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The Campaign for Fiscal Equity Lawsuit Was the Best Hope for City Schools. It Failed.

In December 2004, it seemed that New York City schools' pocketbook woes might finally be at an end. For a decade, a coalition of city parents and education advocates had been battling Albany in state court over long-standing inequities in funding that had left New York City schools with only about $10,469 per student, as opposed to $13,760 per student in the neighboring suburbs.
In 2001, a judge had ruled that the state had a constitutional obligation to provide a "sound basic education," and ordered the legislature to boost funding to city schools, but the legislature didn't act. Now, the courts were promising to do what state senators and assembly members would not. State Supreme Court Justice Leland DeGrasse declared that to fix the "systemic failure" of New York City's schools, he was ordering the state and city to pump an additional $5.6 billion a year into the city school system, effective immediately.
"We're ecstatic," Michael Rebell, then executive director of the Campaign for Fiscal Equity, which had filed the suit way back in 1993, told reporters. "Now we need to roll up our sleeves and make sure the legislature enacts this reform so that the children can get what they need."
This is not the post-victory landscape the people who waged the lawsuit imagined. The settlement was supposed to eliminate the money wars and instead, as Rebell put it, allow educators to roll up their sleeves and make those schools better. The final agreement carefully listed five proven methods to help inner-city kids do better in school, to ensure that the extra money was well spent. After 14 years of work, they weren't taking any chances.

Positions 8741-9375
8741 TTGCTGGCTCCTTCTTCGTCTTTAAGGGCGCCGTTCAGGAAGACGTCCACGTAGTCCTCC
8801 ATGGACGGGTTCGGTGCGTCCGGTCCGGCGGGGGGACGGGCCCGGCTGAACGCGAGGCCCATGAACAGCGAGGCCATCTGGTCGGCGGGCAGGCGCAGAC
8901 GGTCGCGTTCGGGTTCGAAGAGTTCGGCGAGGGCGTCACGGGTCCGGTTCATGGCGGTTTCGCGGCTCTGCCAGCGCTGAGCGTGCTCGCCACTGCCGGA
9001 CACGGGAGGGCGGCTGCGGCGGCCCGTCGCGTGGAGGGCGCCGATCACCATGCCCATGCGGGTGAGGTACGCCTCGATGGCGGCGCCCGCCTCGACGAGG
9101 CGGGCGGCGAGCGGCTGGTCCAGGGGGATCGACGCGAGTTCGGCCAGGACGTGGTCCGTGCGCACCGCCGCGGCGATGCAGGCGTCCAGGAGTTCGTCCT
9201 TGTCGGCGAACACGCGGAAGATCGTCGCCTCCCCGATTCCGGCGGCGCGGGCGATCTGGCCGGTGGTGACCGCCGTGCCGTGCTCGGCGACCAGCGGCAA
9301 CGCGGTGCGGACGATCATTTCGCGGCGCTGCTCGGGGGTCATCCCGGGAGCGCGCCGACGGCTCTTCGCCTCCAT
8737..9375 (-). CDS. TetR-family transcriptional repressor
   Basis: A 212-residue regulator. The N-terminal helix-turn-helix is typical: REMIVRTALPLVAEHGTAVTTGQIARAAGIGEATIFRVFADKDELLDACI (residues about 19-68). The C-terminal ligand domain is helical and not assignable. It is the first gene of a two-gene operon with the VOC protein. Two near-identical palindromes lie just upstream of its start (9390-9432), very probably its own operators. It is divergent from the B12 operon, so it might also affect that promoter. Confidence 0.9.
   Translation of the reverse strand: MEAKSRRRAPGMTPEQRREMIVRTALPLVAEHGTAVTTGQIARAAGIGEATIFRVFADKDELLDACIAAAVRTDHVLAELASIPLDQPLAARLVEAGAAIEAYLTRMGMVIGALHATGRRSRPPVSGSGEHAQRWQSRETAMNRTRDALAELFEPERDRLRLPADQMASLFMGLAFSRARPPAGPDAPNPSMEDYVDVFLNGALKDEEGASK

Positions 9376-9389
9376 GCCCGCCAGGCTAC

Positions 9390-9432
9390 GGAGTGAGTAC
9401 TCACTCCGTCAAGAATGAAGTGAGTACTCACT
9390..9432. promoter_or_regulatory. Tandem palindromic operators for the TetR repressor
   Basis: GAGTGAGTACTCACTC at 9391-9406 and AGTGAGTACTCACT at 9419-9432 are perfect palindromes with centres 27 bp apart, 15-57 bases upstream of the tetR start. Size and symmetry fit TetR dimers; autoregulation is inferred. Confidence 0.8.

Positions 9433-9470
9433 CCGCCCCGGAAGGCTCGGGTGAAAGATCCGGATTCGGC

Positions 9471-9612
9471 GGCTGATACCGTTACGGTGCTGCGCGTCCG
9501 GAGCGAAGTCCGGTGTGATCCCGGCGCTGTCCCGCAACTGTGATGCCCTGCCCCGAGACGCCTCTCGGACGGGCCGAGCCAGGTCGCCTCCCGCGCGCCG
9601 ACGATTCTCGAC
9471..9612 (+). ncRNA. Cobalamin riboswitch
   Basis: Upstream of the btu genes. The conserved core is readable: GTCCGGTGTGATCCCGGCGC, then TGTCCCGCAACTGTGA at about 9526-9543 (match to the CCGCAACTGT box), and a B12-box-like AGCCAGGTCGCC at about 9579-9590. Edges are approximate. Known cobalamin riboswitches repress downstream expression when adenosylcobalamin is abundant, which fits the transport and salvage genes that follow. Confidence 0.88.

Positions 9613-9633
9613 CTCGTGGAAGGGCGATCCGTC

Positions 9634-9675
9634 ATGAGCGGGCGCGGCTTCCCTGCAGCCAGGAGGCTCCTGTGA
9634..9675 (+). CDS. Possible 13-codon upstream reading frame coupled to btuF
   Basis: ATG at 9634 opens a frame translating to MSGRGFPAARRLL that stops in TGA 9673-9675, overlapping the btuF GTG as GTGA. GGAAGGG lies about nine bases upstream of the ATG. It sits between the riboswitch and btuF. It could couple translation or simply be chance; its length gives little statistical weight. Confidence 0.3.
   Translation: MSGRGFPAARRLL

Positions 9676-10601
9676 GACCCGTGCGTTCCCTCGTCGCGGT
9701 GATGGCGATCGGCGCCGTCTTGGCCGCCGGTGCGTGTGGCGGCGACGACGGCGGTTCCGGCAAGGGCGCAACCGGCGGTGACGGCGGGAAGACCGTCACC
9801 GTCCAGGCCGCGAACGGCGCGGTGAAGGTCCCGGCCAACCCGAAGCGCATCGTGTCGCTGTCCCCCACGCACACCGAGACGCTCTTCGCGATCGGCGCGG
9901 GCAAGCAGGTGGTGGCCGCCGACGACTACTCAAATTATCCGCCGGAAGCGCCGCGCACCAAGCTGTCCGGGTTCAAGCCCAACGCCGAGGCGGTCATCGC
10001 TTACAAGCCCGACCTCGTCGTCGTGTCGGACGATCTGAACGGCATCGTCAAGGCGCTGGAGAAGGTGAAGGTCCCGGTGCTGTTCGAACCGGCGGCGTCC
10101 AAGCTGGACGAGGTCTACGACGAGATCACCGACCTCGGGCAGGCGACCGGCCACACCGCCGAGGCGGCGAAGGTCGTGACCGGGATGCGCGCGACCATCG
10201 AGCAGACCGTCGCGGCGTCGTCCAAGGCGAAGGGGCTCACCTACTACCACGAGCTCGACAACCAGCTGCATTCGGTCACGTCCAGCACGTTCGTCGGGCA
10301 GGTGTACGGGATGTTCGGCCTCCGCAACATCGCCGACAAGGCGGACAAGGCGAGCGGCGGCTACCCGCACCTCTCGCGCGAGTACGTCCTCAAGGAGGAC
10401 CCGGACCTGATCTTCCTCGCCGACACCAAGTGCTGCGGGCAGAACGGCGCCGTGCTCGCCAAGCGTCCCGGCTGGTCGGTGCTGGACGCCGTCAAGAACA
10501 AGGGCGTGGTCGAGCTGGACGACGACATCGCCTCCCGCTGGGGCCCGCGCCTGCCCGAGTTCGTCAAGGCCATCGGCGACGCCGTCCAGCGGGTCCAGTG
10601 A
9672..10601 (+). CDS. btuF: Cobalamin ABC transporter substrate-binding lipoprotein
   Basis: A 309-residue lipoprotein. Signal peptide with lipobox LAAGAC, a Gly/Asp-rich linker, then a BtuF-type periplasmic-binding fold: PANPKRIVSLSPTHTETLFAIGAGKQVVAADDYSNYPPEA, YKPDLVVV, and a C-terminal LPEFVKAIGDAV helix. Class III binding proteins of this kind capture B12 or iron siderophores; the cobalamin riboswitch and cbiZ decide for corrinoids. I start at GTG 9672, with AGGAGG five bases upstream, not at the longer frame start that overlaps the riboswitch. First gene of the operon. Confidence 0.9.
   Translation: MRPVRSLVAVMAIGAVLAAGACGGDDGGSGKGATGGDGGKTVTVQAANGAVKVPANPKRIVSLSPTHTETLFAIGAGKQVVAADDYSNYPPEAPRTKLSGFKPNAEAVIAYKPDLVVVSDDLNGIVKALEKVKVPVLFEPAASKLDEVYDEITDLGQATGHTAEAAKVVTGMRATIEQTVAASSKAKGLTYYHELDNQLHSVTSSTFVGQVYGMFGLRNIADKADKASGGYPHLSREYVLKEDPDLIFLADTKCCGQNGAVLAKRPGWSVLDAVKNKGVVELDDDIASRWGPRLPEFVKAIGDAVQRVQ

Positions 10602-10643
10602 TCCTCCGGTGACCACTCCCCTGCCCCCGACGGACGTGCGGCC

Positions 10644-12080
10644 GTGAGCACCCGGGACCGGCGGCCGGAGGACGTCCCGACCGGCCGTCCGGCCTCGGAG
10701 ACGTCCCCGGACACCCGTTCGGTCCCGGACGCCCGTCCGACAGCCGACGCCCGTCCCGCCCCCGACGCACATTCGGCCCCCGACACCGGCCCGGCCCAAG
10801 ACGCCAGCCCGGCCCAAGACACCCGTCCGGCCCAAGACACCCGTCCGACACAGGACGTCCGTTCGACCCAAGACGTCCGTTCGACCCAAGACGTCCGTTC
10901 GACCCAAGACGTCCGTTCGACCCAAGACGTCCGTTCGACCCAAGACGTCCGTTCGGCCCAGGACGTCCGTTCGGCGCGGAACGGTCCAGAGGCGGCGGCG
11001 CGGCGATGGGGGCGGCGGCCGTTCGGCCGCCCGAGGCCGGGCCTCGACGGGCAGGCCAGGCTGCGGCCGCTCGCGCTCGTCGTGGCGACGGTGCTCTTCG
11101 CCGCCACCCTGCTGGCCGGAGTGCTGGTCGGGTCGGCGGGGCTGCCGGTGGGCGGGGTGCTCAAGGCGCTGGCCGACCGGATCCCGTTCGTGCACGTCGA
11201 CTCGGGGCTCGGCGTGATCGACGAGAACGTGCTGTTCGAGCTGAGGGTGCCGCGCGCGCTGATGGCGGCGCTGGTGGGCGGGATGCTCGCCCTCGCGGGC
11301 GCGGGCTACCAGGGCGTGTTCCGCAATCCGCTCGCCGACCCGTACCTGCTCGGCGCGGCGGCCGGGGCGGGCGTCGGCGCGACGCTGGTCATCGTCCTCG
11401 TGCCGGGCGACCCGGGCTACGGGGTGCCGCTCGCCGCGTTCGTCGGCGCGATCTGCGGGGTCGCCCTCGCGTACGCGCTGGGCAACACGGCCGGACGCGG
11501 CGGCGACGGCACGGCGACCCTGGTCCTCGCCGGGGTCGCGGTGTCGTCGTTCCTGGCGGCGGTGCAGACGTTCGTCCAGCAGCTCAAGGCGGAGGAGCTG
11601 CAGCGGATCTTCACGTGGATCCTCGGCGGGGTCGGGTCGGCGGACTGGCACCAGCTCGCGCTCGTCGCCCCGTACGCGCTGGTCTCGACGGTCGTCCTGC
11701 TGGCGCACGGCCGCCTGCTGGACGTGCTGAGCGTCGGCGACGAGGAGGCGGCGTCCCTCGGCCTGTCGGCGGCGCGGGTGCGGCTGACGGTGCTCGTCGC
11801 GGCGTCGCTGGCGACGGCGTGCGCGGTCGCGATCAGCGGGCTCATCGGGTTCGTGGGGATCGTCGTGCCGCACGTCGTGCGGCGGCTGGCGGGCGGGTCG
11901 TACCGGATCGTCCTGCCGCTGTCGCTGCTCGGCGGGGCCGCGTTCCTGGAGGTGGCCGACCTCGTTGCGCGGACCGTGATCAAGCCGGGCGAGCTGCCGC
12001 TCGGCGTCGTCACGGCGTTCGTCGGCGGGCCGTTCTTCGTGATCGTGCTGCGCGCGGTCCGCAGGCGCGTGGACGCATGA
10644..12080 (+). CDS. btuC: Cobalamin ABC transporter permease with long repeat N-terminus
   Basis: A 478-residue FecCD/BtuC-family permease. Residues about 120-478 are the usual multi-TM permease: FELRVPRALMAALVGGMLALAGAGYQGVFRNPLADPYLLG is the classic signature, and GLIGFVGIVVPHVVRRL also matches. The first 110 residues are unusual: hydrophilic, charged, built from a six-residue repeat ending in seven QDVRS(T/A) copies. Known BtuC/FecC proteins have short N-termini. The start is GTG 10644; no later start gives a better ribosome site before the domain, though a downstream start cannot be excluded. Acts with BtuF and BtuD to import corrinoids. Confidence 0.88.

While the city dutifully issued statements breaking down the remaining $228 million into the five contractual categories, there were numerous complaints of insufficient oversight over how the money was actually being spent. Rather than pouring the dollars into consolidated citywide programs targeted at improving teacher quality or lengthening the school day, the city left it up to principals to decide how to spend their tiny portion of the funds. The result was no comprehensive strategy for using the funds, and a paper trail that is, at best, patchwork and, at worst, unreliable: Principals only have to report their intentions, not how the money is ultimately spent.
"It's all over the place," says Rebell, now director of the Campaign for Educational Equity at Columbia Teachers College. "There's no way anybody can keep track of what's going on with that money, whether it's made any difference, whether it's being used well."
The looming state and city budget deficits only threaten to make matters worse. Bloomberg, anticipating rough fiscal waters ahead, slashed $180 million from the city schools budget last February, and has proposed $385 million in cuts for the next school year. Paterson's 2009 budget promises to eviscerate schools funding, with $360 million in "deficit reduction assessment" cuts to basic city schools funding; the court-mandated CFE funds, meanwhile, scheduled to be $645 million this year, would be entirely "deferred" to as late as the year 2014, with no guarantees the money would rematerialize even then. "That's as good as being unconstitutional," says Rebell.